ANSON & DEELEY – History



by Dr. Marco Sebastiano Scipioni,

journalist, writer and gun expert


The Anson & Deeley mechanics for side-by-sides was born in 1875 with patent n° 1756 inside Westley & Richards factory, which at the time was one of the two or three largest and most important sporting gun factories in Great Britain and therefore in the world. At that time, Great Britain had, indeed, by far the largest and most advanced industry on the planet. Until that fateful 1875, gunsmiths had designed tens and tens of actions with the desire to satisfy the fashion for something new, by eliminating external hammers. This perfect creation, the result of the genius of William Anson, workshop manager, and John Deeley, President of Westley Richards, swept away all previous actions in one fell swoop and was a true epoch-making revolution. The mechanics was made up of few very sturdy parts, all housed inside the action (and therefore protected from humidity and dirt) and the cocking of the hammers was done by opening and lowering the barrels, which allowed for enormous leverage and mechanical advantage. Now we take it for granted and nobody thinks about it, but cocking by means of the barrels movement was the definitive solution and has then been adopted by all shotgun models that have followed over almost 150 years, with very few exceptions. The cocking levers housed in the action, which with their protruding front “beaks“ interact with the designated holes in the forend cross, are essential elements of virtually all side-by-sides, even those with sidelocks. In fact, all sidelock actions we know today were born years later and have all copied this cocking concept.



Draft of the first internal mechanics Anson & Deeley

Since 1875, Anson & Deeley’s action has been the “standard” action of hunting side-by-sides, replicated in millions of examples by factories all over the world. The mechanism with locks on the side plates (what in Italy is roughly referred to  as “Holland & Holland-type”) in its most common version (the Holland one, indeed) is, after all, conceptually nothing more than a lock with external hammers with the hammer brought inside, with an additional safety sear and cocking levers copied from Anson & Deeley. From then on, this mechanism would constitute a very elitist niche segment, limited in number and mainly used for pigeon shooting and exclusive driven hunts, where people used two gun sets of twin side-by-sides, custom-made for the lucky owner.


Side view of an Anson & Deeley action


The rest of the market was the absolute domain of Anson & Deeley, of which William Wellington Greener had produced his own particular variant. A very refined version is the one with hand-detachable locks, also introduced by Westley Richards, which in my opinion is an absolute gem of class and functionality. Years ago I was talking with the late Gianoberto Lupi, a great expert and writer to whom we owe the best and most technically precise books on hunting weapons in Italian, and he confided to me that, after examining hundreds of different side-by-side models over the years, he considered Westley Richard’s with hand-detachable locks to be one of the best, of the most perfect and of his favourite ones.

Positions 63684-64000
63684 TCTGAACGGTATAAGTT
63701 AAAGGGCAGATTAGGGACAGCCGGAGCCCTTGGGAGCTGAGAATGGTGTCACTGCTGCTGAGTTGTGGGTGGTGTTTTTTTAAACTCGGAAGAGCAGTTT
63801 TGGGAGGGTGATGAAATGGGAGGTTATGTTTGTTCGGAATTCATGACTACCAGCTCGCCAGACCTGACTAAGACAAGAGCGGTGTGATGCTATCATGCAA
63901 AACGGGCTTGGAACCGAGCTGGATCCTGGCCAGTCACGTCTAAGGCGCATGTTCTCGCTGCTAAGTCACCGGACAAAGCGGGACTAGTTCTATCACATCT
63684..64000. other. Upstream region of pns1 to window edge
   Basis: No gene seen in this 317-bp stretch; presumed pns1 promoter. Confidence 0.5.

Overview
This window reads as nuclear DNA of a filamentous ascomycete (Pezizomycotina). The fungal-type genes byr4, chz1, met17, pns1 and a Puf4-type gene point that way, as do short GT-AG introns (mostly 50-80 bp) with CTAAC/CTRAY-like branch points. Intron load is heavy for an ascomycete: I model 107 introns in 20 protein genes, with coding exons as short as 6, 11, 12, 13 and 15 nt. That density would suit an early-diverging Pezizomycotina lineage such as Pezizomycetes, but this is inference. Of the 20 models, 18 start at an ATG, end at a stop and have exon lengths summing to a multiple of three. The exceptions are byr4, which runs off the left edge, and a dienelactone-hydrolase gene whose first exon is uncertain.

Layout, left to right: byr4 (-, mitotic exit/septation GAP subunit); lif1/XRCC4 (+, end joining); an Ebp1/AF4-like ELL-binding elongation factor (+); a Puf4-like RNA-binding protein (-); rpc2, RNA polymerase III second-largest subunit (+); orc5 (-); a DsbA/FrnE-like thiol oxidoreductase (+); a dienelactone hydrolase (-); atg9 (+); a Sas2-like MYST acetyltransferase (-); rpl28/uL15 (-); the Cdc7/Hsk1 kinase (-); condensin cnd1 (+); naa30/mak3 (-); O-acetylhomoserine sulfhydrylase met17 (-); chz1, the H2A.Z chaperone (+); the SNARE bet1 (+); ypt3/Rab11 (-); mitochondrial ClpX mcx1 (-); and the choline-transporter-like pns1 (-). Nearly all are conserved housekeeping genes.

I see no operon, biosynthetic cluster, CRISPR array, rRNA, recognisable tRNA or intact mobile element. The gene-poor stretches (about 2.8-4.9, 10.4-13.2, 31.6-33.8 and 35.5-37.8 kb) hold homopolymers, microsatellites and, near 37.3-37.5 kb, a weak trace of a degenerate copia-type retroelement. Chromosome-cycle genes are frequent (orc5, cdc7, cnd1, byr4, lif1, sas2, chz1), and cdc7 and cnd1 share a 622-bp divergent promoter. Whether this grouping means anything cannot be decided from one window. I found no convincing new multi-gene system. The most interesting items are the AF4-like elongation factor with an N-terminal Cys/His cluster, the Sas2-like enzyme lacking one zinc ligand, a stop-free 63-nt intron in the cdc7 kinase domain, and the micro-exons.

Westley & Richards “Dropblock”


My sincere appreciation therefore goes to Fabio Piotti, who with great insight for gunsmithing has recently come up with a modern version, which is also equipped with a safety sear. The operation of the Anson & Deeley action is very simple and a picture with a cutaway of the action is enough to immediately understand how it works. It should also be noted that all modern over-and-under shotguns without sidelocks have Anson-derived mechanics. Since there is obviously no space for the lock inside the receiver of an over-and-under, in the early 1900s German gunsmiths moved it backwards and placed it above the trigger group and called it “Blitz system” (Blitz meaning „flash“ in German). Variously interpreted, this is the basis of modern over-and-unders series production.


Dropblock model Fabio, Flli. Piotti


Finally, a digression to underline the enormous importance that Westley Richards had in the development of the modern double-barreled shotgun. The two most widely used systems to join the forend to the barrels are both patented by the company: the “button” system is a W. Anson patent of 1872 and the „finger latch“ system (like in Beretta SO) is a Deeley & Edge patent of 1873. Another director of Westley Richards, Leslie Taylor, was responsible for the first selective single trigger in history, patented as far back as 1887, while the ubiquitous William Anson was responsible for the modern safety on the back, which has then been perfected by several patents over the years. In conclusion, an Anson system side-by-side is by no means to be regarded as a poor relation of a side-by-side with Holland system. 


Mechanical details of a  Dropblock


They are, indeed, two different things and if someone is looking for a light and balanced side-by-side, very well shouldered thanks to its masses all concentrated in the centre of the gun and which also resists very well the water and humidity that can easily be encountered during hunting, then their choice should fall on a Anson & Deeley-type side-by-side. However, we should keep in mind that the above applies to the “true” Anson & Deeley action, which today is only made in its original form by very few companies, among which F.lli Piotti stands out and that in the end everything depends on the overall quality, both in terms of the materials used and of the construction of the individual components, assembly and finishing.


Model BSEE luxury  Anson & Deeley Flli. Piotti